Small Cowper Madonna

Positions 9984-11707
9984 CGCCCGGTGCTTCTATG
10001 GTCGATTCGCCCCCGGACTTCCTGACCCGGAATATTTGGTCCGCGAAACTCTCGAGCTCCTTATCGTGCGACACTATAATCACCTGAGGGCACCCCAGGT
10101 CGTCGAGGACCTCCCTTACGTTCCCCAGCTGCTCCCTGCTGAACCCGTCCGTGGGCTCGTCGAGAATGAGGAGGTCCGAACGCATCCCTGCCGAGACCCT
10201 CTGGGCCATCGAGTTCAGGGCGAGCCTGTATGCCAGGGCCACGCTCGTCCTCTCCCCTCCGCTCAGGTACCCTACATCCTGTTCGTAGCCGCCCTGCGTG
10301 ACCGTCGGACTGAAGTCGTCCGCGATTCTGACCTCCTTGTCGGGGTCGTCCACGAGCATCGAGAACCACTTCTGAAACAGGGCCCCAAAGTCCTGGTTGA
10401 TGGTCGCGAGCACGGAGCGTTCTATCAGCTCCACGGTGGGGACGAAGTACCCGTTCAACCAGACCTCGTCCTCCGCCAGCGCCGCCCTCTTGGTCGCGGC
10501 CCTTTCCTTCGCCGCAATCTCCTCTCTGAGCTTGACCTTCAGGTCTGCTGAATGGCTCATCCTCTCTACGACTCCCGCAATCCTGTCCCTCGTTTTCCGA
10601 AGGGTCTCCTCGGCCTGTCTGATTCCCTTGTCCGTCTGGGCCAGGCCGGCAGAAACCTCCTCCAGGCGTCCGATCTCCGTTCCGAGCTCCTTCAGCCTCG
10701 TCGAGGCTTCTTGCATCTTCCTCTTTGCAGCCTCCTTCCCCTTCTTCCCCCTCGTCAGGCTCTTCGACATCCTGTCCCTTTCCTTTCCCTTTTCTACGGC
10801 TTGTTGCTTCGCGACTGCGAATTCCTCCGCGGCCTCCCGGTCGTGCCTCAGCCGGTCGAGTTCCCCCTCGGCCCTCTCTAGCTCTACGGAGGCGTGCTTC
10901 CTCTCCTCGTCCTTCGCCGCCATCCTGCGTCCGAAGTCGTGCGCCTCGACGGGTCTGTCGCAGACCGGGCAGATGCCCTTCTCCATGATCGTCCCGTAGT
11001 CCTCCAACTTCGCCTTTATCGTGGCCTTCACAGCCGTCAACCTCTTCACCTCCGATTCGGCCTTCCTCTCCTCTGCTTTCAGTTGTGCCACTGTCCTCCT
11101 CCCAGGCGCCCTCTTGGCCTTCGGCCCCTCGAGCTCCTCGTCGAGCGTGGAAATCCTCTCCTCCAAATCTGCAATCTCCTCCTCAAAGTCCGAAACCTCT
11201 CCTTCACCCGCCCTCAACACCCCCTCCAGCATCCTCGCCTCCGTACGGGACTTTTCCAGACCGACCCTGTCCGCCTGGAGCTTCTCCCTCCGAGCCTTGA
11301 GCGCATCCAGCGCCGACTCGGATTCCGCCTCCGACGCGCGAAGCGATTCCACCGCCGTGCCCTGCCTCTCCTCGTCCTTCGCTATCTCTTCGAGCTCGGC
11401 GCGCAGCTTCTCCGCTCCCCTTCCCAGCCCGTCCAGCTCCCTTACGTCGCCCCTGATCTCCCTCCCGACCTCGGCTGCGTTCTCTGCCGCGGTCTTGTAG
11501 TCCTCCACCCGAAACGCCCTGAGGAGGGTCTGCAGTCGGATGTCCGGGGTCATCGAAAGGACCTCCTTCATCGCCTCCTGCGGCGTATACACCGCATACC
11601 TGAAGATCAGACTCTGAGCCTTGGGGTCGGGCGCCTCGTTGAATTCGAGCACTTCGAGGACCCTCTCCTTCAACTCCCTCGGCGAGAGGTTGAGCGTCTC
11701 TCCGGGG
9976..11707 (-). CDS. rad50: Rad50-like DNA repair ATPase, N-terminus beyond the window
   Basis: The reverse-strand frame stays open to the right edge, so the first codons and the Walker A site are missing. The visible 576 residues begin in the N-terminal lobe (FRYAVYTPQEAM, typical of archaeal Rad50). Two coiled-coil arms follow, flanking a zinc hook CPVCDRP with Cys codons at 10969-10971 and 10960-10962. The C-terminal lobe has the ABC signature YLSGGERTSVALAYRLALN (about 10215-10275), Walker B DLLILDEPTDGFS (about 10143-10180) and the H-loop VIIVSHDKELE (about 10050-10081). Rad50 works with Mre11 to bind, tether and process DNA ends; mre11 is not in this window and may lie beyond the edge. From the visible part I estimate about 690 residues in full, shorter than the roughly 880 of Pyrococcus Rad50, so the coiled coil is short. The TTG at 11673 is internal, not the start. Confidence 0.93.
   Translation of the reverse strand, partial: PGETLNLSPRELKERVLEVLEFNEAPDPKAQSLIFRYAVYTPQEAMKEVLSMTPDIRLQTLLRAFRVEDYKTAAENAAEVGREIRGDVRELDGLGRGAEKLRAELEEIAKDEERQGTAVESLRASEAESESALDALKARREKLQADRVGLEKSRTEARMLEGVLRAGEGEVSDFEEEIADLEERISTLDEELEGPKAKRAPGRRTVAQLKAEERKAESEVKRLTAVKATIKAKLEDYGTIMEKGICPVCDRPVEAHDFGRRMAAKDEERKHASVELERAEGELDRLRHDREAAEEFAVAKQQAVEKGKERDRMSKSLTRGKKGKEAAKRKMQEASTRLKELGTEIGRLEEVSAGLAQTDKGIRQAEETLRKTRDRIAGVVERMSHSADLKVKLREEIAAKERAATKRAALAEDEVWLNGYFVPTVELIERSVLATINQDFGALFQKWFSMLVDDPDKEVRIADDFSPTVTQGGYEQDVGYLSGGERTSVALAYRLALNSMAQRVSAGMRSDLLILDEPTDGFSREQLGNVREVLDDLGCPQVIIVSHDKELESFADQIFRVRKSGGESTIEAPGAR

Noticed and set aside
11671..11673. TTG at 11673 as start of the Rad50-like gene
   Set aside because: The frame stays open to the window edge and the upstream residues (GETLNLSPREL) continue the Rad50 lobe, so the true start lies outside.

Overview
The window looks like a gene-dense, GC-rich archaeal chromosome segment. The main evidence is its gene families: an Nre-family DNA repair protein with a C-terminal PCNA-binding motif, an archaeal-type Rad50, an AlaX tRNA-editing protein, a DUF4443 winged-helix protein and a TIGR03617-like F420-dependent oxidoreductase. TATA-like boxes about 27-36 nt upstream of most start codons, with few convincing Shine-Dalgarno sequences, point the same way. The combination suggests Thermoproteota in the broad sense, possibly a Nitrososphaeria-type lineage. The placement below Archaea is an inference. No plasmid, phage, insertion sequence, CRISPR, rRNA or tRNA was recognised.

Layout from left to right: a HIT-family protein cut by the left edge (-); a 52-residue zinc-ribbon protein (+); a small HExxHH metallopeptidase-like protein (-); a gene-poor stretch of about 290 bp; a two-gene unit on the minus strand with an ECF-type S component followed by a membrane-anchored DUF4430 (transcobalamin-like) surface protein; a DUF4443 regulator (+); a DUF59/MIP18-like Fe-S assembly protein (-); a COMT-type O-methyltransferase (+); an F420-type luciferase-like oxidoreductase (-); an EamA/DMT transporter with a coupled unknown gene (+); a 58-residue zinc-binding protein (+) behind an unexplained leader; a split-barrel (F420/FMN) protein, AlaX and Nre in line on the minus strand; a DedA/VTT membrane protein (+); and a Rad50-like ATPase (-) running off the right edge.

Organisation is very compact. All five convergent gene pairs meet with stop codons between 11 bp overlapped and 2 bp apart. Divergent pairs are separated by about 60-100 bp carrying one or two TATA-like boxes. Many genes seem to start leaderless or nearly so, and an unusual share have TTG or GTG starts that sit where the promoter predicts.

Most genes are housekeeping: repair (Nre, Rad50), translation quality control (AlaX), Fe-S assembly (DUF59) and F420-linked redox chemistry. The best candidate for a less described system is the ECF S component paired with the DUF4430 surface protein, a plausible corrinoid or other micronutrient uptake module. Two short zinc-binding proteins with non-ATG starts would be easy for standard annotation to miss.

The Small Cowper Madonna was purchased in Italy in the eighteenth century by that remarkable Earl Cowper who is referred to frequently in Horace Walpole’s correspondence with Sir Horace Mann, and the painting hung for over a century in Lord Cowper’s country estate of Panshanger. A great connoisseur with an instinc­tive sympathy for the Renaissance, Lord Cowper was so drawn to Italy that he spent most of his life in Florence and became a prince of the Holy Roman Empire. Horace Walpole wrote scathingly of this eighteenth-century expatriate, “He has the awkward dignity of a temporary representative of nominal power.” Although Walpole might despise Lord Cowper’s choice of titles, he could not but envy his choice of pictures. For this eccentric English earl was the only collector of his time who could show the span of Raphael’s development during his Florentine period. The two Madonnas, which were in his collection and which are now both in the National Gallery of Art (see plate 198), reveal the quintessence of Raphael’s ear­ly and best manner of painting on panel. Giovanni Morelli, the founder of the sys­tem on which the modern attribution of Italian painting is based, considered The Small Cowper Madonna to be “perhaps the most lovely of all Raphael’s Ma­donnas . . . [It] sets the young artist before our eyes in the full blaze of his inde­pendence.” In the half-century that has elapsed since Morelli made this statement, no serious critic has questioned either his evaluation or his placing of the picture in Raphael’s development. There has been general agreement among critics that The Small Cowper Madonna was probably painted sometime in the year 1505, shortly after Raphael achieved his mature style in Florence. Our Lady’s expression still re­tains the dry, tired wistfulness we find in the Madonnas and saints painted by his master, Perugino, but the figures are drawn with more certainty, their forms mod­eled with more solidity, than in any work of the Umbrian period. The buildings in the background, however, seem quite definitely to be the convent and church of San Bernardino on the outskirts of Urbino. Thus even though the picture may have been painted in Florence, it was probably commissioned by an Umbrian patron.

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